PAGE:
Maryland’s current Governor, Robert Ehrlich (R) is failing to get anything accomplished during his term. He was elected Governor in November of 2002. Since that time he has yet to figure out how to work effectively with the Maryland General Assembly which is dominated by democrats. As a lifelong republican, it would be more comfortable for me to blame the democrats for this lack of progress but having watched Ehrlich for the past two years I have to place the blame squarely on his shoulders.
It seems to me the Governor has failed to understand that he needs to work with the legistlature to actually get anything of consequence passed. Ehrlich seemed to spend the better part of a year and a half squandering political capital to try to get slot machines legalized in Maryland as the “solution to the states budget problems”. Personally I could not understand why it appeared that Ehrlich wanted to make this THE critical initiative of the term. It appears to me that Governor Ehrlich has been unwilling to compromise and as a result has gotten nothing.
The latest Debacle for Ehrlich is the move to address skyrocketing malpractice insurance premiums that are plaguing doctors in our state and forcing many to re-evaluate whether to stay in the business of medicine. The sad state of the healthcare industry and specifically the issues with medical malpractice is something I have written on before as it’s near and dear to my heart given my wife’s career as a surgeon.
When Ehrlich indicated medical malpractice reform was his highest priority I was pleased since I have seen first hand the enormous escalations in malpractice insurance costs in Pam’s business. I should have known better however since Ehrlich is incapable of actually working toward a common goal with the opposition party so trouble was on the way. Rather than work on the problem and involve the democrats he spouts off to anyone that will listen that this is an important issue and needs to be addressed all the while basically stonewalling the democrats rather than engaging them.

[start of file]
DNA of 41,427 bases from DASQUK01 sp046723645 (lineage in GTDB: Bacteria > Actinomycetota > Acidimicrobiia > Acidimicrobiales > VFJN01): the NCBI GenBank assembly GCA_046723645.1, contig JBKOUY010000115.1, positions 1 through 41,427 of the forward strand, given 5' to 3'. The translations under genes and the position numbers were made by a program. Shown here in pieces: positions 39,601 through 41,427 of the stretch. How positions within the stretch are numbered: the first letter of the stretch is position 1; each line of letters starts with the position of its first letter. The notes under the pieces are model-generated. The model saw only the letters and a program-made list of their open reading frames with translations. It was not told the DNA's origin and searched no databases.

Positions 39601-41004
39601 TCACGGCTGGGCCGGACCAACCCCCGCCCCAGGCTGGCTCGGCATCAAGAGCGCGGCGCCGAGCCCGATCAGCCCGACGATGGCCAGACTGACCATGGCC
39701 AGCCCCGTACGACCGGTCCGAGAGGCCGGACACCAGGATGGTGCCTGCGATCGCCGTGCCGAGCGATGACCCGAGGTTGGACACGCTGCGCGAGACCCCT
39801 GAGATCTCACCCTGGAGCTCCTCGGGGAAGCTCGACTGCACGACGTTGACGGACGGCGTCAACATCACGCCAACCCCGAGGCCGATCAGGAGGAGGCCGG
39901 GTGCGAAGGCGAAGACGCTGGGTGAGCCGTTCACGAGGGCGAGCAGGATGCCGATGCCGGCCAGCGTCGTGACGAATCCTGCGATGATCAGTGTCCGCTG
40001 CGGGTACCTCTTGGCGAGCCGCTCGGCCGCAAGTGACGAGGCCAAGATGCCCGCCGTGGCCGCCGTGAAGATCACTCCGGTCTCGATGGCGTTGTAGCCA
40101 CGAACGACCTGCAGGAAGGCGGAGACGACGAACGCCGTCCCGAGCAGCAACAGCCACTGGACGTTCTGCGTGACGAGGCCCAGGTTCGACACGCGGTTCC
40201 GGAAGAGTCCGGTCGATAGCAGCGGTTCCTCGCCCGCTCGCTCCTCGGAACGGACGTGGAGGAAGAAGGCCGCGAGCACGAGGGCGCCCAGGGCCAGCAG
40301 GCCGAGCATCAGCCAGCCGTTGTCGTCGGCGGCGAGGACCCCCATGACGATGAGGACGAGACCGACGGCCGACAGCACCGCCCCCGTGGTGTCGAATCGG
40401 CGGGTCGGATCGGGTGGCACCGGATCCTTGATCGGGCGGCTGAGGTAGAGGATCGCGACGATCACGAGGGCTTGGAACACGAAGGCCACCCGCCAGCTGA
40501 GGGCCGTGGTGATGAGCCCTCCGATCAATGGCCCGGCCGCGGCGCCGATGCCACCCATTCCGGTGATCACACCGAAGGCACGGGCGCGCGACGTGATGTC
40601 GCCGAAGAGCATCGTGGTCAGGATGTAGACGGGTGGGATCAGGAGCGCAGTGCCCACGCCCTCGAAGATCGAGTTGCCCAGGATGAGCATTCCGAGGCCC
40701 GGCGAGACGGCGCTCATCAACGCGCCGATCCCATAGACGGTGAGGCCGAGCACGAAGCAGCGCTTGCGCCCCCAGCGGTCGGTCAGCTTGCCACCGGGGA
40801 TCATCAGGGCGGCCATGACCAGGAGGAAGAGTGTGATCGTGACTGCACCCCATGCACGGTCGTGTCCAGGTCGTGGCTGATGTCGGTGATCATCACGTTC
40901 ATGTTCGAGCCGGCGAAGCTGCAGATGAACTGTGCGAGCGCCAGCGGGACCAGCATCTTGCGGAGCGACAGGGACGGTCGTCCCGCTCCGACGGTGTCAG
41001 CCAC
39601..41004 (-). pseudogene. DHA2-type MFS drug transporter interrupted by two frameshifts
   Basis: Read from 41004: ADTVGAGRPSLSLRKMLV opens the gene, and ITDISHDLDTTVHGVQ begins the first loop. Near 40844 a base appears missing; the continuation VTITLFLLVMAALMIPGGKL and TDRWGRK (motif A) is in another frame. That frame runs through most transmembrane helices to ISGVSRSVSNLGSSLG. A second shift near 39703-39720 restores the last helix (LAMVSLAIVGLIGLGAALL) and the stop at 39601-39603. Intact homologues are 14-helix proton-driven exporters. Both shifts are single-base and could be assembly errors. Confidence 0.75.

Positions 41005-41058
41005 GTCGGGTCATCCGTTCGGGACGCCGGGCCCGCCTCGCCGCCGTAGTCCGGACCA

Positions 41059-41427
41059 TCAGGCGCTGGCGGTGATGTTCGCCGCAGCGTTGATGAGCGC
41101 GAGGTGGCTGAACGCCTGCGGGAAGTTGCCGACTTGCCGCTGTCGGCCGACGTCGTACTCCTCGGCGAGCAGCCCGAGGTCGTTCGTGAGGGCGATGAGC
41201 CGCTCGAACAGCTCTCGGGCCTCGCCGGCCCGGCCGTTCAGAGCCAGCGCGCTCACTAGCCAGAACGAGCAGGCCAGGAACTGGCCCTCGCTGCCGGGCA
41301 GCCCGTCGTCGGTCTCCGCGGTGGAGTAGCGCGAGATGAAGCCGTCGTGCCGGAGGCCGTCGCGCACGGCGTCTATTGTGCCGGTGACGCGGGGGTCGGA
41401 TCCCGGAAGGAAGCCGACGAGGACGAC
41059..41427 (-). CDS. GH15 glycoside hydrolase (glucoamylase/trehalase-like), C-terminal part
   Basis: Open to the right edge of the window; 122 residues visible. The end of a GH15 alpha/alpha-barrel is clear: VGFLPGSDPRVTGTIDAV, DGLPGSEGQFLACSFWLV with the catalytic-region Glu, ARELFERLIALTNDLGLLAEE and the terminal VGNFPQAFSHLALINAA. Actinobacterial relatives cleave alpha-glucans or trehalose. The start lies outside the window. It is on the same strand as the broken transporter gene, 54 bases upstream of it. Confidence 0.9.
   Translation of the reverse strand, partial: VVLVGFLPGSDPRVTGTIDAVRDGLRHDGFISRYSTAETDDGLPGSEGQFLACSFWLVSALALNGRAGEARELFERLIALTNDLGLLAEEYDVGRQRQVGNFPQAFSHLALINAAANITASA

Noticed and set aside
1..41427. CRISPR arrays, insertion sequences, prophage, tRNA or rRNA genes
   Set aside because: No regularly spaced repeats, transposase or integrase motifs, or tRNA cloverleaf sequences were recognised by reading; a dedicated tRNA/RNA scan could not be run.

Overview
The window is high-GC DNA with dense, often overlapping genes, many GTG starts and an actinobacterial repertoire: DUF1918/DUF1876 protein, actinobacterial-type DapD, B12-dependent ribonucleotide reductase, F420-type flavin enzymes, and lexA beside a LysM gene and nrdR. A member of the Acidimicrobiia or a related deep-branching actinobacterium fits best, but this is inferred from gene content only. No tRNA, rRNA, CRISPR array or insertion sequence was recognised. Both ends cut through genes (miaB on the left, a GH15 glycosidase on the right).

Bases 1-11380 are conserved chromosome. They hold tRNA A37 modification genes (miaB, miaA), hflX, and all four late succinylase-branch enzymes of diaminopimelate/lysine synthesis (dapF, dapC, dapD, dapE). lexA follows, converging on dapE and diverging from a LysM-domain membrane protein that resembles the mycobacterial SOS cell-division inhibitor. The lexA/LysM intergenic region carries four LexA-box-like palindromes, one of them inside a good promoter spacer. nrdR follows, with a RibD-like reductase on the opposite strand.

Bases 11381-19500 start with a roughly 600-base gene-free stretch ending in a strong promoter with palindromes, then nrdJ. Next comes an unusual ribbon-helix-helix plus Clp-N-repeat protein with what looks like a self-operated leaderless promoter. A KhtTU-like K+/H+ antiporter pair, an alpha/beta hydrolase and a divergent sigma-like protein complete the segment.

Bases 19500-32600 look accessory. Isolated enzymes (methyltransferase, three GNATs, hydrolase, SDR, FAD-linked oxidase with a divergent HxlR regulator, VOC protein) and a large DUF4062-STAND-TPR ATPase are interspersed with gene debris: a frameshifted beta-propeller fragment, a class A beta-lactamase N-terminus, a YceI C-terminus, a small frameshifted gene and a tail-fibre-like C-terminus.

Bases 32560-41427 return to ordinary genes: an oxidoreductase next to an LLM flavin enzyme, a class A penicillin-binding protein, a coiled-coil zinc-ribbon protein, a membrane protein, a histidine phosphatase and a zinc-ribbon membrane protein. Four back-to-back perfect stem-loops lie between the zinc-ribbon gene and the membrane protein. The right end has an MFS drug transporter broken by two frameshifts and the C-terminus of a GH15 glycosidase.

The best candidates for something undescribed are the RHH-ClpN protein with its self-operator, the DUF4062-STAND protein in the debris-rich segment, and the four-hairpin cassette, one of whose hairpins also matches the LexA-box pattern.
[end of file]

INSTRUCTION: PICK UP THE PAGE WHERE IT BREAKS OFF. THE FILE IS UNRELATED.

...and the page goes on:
For months Ehrlich and the legislature have been sparring about a key difference in how to fund the cash pool that will be used to reduce the cost of malpractice insurance for Maryland’s physicians. The democrats in the legislature want to actually collect a 2% tax on HMO’s that is already on the books but has not been actually required by the state. The Governor has been chest thumping for months that if the bill passes with this tax, he will veto the bill outright.
On December 19th Ehrlich announces that he will call a special session the Maryland legislature for December 28th.
On the 21st with a flourish he inks the mandate for the special session in his office.
Needless to say, being called back in over the holidays did not endear Ehrlich with the legislature but they came back to work and rolled up their sleeves and formulated and passed a bill to address the malpractice mess. Since the bill requires the payment of the tax on HMO to fund the malpractice relief it now appears Ehrlich will veto it. The legislature may well overturn the veto but that remains to be seen. All in all this mess is in Ehrlich’s lap. He could have spent more time up front working the issues with the opposition and perhaps if he gave in on the HMO tax the overall bill could have been strengthened. But it would appear that where we stand now we can watch a man totally fail for the state, it’s physicians and his party.
I would like to personally say to Governor Ehrlich that this bill is not ideal but it’s better than the alternative (thanks to you that is nothing) so don’t veto it. If you do veto this legislation you can rest assured that for the first time in my life I will be going to the polls in 2006 to vote for a democrat for Governor of Maryland.